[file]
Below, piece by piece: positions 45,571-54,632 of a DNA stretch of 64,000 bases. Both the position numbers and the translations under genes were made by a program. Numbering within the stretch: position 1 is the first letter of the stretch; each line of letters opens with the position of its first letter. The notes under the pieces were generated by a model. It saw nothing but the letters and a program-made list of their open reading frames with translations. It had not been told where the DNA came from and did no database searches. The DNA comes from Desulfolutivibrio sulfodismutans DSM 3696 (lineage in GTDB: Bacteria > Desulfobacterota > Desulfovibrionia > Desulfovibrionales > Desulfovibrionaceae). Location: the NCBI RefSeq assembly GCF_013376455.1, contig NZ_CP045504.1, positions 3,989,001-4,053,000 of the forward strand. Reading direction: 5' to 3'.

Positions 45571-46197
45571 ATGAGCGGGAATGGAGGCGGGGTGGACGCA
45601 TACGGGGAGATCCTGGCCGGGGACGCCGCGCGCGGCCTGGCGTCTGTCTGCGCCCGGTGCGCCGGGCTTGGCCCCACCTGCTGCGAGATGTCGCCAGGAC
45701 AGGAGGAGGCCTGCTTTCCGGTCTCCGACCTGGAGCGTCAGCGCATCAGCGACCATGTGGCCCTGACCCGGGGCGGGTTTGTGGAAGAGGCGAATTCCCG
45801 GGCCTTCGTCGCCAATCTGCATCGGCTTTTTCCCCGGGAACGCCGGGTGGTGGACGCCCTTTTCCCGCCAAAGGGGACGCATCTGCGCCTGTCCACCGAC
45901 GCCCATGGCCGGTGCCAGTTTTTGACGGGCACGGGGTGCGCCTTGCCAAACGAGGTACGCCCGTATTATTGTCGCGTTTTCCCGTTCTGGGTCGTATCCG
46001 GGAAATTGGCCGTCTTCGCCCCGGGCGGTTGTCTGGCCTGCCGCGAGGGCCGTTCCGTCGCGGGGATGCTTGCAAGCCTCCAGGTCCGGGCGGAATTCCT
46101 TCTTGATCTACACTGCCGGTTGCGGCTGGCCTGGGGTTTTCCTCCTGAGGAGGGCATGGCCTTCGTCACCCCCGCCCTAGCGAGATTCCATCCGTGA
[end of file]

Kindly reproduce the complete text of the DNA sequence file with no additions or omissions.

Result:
Below, piece by piece: positions 45,571-54,632 of a DNA stretch of 64,000 bases. Both the position numbers and the translations under genes were made by a program. Numbering within the stretch: position 1 is the first letter of the stretch; each line of letters opens with the position of its first letter. The notes under the pieces were generated by a model. It saw nothing but the letters and a program-made list of their open reading frames with translations. It had not been told where the DNA came from and did no database searches. The DNA comes from Desulfolutivibrio sulfodismutans DSM 3696 (lineage in GTDB: Bacteria > Desulfobacterota > Desulfovibrionia > Desulfovibrionales > Desulfovibrionaceae). Location: the NCBI RefSeq assembly GCF_013376455.1, contig NZ_CP045504.1, positions 3,989,001-4,053,000 of the forward strand. Reading direction: 5' to 3'.

Positions 45571-46197
45571 ATGAGCGGGAATGGAGGCGGGGTGGACGCA
45601 TACGGGGAGATCCTGGCCGGGGACGCCGCGCGCGGCCTGGCGTCTGTCTGCGCCCGGTGCGCCGGGCTTGGCCCCACCTGCTGCGAGATGTCGCCAGGAC
45701 AGGAGGAGGCCTGCTTTCCGGTCTCCGACCTGGAGCGTCAGCGCATCAGCGACCATGTGGCCCTGACCCGGGGCGGGTTTGTGGAAGAGGCGAATTCCCG
45801 GGCCTTCGTCGCCAATCTGCATCGGCTTTTTCCCCGGGAACGCCGGGTGGTGGACGCCCTTTTCCCGCCAAAGGGGACGCATCTGCGCCTGTCCACCGAC
45901 GCCCATGGCCGGTGCCAGTTTTTGACGGGCACGGGGTGCGCCTTGCCAAACGAGGTACGCCCGTATTATTGTCGCGTTTTCCCGTTCTGGGTCGTATCCG
46001 GGAAATTGGCCGTCTTCGCCCCGGGCGGTTGTCTGGCCTGCCGCGAGGGCCGTTCCGTCGCGGGGATGCTTGCAAGCCTCCAGGTCCGGGCGGAATTCCT
46101 TCTTGATCTACACTGCCGGTTGCGGCTGGCCTGGGGTTTTCCTCCTGAGGAGGGCATGGCCTTCGTCACCCCCGCCCTAGCGAGATTCCATCCGTGA